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Starfield: A Disappointing Voyage Through the Cosmos

As a lifelong gamer and astronomy enthusiast, I‘ve dreamed of the ultimate space exploration RPG. A game that would let me chart a course through the stars, encounter alien civilizations, and carve my own path in a sci-fi universe. On paper, Bethesda‘s Starfield seemed poised to deliver that. As the studio‘s first new IP in over 25 years and their initial foray into an epic space opera, expectations could not have been higher. Sadly, after sinking dozens of hours into the final product, I have to report that Starfield is a mediocre game that I cannot recommend, at least in its current state.

Technical Troubles Tarnish the Experience

Let‘s start with Starfield‘s performance issues, which are baffling for a game with a seven year development cycle and backing from Microsoft. Even on cutting-edge PC hardware like the RTX 4090, Starfield struggles to maintain 60 frames per second at 4K resolution. Digital Foundry‘s analysis found frequent frame rate dips into the 40s and 50s during intensive scenes like cities, battles, and space travel. Hitching, stuttering, and long load times are persistent issues that disrupt the flow of gameplay.

These technical shortcomings are exacerbated by Starfield‘s outdated Creation Engine 2, which powers the game‘s simulation, graphics, and physics. While it‘s an upgrade over Fallout 4 and Skyrim‘s technology, Starfield still feels stuck in the past generation. Textures are muddy up close, animations are stiff, and the lighting and particle effects pale in comparison to other AAA titles. Pop-in, clipping, and wonky collision detection abound. It‘s clear that Bethesda‘s tech is straining to keep up with their interstellar ambitions.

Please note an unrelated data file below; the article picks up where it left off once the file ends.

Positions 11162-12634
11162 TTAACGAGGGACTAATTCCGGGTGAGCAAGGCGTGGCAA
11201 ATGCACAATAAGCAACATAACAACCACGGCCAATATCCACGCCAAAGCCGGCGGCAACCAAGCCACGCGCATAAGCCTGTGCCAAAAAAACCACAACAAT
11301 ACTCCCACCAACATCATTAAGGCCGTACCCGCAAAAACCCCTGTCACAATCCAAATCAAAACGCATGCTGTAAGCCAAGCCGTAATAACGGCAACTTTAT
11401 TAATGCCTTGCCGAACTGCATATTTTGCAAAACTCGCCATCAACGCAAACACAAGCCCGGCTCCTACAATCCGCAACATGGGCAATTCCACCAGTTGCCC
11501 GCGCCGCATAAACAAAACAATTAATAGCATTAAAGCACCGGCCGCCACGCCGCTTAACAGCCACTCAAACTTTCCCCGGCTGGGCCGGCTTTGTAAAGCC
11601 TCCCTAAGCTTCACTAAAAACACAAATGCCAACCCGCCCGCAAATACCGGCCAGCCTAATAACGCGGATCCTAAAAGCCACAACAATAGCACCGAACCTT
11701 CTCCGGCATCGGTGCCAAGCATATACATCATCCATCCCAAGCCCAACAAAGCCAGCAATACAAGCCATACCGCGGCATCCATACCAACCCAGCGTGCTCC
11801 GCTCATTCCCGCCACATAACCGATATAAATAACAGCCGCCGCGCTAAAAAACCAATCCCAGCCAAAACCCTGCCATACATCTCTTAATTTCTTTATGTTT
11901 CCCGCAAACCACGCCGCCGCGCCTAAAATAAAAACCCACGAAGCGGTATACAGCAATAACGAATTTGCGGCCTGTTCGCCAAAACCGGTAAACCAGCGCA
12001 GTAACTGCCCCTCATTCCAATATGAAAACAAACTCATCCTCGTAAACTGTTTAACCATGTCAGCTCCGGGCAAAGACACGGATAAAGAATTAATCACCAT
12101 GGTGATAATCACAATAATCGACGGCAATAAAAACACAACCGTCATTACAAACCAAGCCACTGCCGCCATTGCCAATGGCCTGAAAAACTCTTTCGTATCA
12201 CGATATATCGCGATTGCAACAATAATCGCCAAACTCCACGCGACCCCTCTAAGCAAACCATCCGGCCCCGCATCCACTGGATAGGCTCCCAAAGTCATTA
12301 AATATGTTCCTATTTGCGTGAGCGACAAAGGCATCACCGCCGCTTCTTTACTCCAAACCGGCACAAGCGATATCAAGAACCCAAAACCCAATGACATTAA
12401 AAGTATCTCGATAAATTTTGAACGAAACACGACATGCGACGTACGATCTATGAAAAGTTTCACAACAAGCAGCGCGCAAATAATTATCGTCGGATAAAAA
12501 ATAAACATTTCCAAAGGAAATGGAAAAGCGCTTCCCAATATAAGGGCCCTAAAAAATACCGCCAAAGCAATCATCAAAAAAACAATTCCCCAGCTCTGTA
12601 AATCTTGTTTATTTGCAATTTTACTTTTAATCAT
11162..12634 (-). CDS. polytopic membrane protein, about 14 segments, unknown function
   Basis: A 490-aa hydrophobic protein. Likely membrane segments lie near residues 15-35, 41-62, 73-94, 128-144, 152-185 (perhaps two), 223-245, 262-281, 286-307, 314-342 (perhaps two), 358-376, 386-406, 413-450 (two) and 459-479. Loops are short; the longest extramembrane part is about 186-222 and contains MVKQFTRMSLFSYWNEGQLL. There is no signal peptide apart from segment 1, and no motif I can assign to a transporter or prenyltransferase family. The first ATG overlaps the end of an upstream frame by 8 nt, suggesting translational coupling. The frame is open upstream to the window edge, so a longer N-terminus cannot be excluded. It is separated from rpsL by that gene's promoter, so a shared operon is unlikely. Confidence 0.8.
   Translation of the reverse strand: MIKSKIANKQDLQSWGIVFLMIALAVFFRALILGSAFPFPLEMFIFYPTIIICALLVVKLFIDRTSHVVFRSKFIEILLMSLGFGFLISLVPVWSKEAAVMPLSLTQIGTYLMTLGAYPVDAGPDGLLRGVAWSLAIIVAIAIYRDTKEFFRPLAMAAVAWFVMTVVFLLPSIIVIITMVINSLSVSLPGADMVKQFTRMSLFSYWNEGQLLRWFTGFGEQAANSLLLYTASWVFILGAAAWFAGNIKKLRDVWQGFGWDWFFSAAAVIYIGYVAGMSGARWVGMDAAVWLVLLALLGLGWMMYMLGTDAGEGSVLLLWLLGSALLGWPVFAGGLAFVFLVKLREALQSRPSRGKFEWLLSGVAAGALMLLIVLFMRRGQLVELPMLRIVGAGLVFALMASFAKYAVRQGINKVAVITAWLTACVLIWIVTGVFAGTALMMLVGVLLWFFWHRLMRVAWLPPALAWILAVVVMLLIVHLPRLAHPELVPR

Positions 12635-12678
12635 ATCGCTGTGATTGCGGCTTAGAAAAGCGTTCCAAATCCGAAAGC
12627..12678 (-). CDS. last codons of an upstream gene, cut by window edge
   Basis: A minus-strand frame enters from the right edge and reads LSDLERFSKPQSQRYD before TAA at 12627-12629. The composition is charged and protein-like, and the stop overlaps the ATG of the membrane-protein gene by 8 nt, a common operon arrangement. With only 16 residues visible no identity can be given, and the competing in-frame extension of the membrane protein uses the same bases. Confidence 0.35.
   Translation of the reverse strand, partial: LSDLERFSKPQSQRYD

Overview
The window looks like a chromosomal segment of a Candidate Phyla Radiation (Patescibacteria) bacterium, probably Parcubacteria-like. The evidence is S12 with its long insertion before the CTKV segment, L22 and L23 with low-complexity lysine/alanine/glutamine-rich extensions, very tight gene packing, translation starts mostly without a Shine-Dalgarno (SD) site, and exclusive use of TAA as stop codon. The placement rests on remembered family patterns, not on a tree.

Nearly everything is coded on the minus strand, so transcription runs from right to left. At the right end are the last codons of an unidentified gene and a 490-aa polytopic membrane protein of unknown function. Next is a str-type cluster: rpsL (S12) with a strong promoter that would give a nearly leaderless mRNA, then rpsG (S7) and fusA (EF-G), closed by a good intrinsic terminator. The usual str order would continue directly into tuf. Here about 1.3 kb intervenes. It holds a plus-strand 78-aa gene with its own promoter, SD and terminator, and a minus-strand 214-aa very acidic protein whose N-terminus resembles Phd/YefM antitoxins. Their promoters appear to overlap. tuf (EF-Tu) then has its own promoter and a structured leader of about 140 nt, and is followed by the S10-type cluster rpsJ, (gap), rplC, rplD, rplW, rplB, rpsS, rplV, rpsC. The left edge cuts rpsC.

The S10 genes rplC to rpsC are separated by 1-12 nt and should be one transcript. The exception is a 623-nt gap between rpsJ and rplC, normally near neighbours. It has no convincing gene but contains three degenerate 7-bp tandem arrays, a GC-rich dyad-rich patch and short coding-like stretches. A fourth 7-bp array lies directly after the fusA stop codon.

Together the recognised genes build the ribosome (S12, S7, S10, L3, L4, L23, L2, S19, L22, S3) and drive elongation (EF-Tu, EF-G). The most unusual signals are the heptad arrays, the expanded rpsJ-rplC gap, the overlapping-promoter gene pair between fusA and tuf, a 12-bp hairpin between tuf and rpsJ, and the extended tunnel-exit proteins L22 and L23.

Procedural Planets Fall Flat

Speaking of ambition, one of Starfield‘s key selling points was the promise of over 1000 explorable planets scattered across 100 star systems. In interviews and marketing materials, game director Todd Howard emphasized the incredible scale and possibilities for discovery afforded by procedural generation. In practice, this feature ends up being Starfield‘s greatest weakness.

The vast majority of planets are barren, lifeless rocks with barely anything to find or do. You‘ll spend much more time pulse driving between points of interest or scrolling through generic planets in the system map than actually exploring. When you do land on a world, you‘re often greeted with a monochromatic hellscape, sparsely populated by repetitive, computer-generated terrain and forgettable, copy-pasted outposts. Even the most alien landscapes quickly lose their luster.

Starfield ugly procedural planet landscape
Starfield‘s procedurally generated worlds offer little in the way of handcrafted points of interest or visual variety. (Image credit: Bethesda)

Bethesda‘s past games succeeded in environmental storytelling and making every location feel purposeful and placed for a reason. Think of Skyrim‘s hand-sculpted vistas, filled with unique ruins, characters, and lore. Or the meticulous set dressing and environmental storytelling of Fallout 3‘s wasteland. Starfield‘s over-reliance on procedural generation robs its universe of that authorial intent and sense of curation. Exploring feels monotonous rather than magical.

The few hand-crafted areas like cities fare better, but are still underwhelming compared to genre standouts. Quest lines and characters rarely deviate from standard RPG tropes and archetypes, lacking nuance or branching paths. Aside from a couple of companion storylines, I struggled to remember any NPCs or get invested in Starfield‘s write-by-numbers plot. The worldbuilding has intriguing snippets of lore, but most of it is relegated to dense text logs rather than being experienced through play.